Students Perform Steamy Poems at ‘Febunasty’ Event

Photo Credit/ Isaiah Clemens Cassi Bediako reads from her journal about her former romantic and sexual relationships.

Colin O’Leary

Staff Writer

Things got nasty for Febunasty, but the good kind of nasty.

On Thursday, Feb. 13, the Living Poets Society partnered with Phi Beta Sigma to host another installment of Febunasty, celebrating Valentine’s Day. Students gathered in Stroud Hall 117 at 7 p.m. for a night of erotic poetry and games.

To start off the night and set the tone for the evening, the audience had to answer this trivia question: what percentage of women can orgasm from intercourse alone? 

Shouts from audience members led to the answer of  25 percent, and from there, the fun continued.

It featured performances by several student poets from the Living Poets Society. Their poems incorporated themes of heartache, sex, and love —, particularly sex.

And it wouldn’t be a night of poetry without snapping, and there was a lot of snapping.

“Poetry étiquette: we snap; we do not clap. If something resonates with you [or] you feel the emotion [and] you feel the heat, snap, and then at the end, you clap,” said Stephanie Hawk, the host of Febunasty, as she directed the audience.

Following the rounds of performances, the audience got the opportunity to play a few different games.

For the first game of the evening, volunteers had to pair up and shimmy an orange from their waists o their mouths.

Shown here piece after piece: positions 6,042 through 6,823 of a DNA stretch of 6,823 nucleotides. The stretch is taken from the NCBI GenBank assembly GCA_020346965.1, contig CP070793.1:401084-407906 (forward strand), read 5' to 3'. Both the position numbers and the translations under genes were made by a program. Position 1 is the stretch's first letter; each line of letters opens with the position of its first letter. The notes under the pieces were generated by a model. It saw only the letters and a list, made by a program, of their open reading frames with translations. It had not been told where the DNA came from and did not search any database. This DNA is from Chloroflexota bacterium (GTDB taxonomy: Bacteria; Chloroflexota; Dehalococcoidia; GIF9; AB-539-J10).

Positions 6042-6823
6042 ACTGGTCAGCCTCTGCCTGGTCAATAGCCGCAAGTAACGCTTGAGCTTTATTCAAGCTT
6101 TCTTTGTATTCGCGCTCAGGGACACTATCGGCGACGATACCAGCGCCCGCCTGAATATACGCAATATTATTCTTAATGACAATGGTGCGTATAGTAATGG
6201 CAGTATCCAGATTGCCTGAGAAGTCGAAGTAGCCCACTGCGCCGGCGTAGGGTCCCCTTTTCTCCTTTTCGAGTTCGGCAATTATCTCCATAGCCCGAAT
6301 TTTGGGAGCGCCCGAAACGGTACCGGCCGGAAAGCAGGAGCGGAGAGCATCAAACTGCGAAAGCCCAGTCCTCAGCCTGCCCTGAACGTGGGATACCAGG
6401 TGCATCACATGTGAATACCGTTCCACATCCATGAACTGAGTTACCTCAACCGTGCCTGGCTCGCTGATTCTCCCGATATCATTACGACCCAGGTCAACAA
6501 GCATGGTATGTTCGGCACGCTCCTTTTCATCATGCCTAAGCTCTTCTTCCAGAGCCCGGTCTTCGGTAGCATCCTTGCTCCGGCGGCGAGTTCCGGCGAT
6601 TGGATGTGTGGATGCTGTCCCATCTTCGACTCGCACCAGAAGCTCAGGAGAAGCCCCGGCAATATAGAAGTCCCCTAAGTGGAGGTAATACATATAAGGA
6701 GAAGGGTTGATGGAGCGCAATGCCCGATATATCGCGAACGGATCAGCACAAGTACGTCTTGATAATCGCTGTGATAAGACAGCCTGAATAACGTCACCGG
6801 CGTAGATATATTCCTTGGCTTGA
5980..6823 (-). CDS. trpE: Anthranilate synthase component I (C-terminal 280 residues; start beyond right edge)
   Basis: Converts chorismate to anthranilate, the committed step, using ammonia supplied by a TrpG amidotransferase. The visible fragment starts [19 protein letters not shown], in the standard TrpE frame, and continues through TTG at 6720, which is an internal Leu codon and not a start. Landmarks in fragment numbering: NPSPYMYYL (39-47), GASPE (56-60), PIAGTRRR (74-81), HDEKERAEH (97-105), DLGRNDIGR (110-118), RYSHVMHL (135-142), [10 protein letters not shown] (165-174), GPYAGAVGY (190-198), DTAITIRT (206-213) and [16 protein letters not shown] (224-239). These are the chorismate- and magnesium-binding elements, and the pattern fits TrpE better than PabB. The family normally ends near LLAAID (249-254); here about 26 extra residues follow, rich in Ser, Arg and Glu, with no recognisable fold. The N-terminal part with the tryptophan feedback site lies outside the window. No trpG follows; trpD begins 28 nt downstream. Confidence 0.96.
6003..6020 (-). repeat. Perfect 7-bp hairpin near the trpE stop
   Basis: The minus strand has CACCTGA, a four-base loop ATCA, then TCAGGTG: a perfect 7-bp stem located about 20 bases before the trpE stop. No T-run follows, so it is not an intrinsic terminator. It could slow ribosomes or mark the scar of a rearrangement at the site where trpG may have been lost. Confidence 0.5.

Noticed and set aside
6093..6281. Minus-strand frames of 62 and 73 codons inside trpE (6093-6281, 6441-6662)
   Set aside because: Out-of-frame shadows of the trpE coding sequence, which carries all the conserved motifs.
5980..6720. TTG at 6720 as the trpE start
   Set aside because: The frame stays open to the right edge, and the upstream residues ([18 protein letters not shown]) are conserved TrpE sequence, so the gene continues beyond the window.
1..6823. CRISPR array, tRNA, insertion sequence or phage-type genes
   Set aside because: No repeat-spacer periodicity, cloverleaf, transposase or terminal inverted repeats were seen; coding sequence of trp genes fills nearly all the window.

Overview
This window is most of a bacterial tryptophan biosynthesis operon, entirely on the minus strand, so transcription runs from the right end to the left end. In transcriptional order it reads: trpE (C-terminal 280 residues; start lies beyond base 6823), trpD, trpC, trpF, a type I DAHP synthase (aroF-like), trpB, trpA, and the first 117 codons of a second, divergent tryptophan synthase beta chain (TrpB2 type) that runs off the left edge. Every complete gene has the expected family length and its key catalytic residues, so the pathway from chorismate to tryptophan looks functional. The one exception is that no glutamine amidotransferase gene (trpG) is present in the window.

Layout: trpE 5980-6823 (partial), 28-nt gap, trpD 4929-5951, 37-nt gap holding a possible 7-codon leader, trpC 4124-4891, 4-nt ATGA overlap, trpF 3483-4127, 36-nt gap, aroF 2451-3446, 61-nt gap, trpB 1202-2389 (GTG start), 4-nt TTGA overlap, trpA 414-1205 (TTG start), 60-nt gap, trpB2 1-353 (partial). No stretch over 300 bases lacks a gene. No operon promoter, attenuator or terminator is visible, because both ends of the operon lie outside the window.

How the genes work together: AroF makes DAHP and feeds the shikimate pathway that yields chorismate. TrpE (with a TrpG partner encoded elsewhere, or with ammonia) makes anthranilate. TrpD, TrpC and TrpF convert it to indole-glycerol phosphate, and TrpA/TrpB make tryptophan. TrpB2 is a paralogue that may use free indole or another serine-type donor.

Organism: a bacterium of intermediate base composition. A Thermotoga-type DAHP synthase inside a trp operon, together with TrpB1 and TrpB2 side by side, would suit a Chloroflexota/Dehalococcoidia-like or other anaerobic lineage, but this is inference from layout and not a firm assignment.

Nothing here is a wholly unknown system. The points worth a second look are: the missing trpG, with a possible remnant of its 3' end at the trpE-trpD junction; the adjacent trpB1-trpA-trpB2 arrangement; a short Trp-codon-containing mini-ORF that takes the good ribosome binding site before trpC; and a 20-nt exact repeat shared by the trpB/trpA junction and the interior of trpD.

Whoever won got a pick from a plethora of prizes, which included a whip and handcuffs.

After another round of passionate performances, another game was played, and again, the hosts for the evening asked the audience for some help. 

This time, the game was like “Hot Potato,” except it wasn’t. Instead of passing around a potato, volunteers had to pass around a vibrator. 

The event continued on with more performances of intimate poetry that left those in the audience smiling, cheering, and snapping

One of the last games of the night was a pie-eating contest of sorts. The participants were tasked with finding the cherry with their mouths.

If you lost one of these games, you didn’t leave empty-handed. Those who ran the event provided free condoms to those in attendance.

“Safe sex is good sex” was the mantra.

After even more performances of poems about love and sex, the event ended with an open-mic. For this, audience members could sign up to perform their own poems.

The Living Poets Society meets Tuesdays and Thursdays from 6 p.m. to 8 p.m. in Stroud 312.

Email Colin at:

coleary3@live.esu.edu

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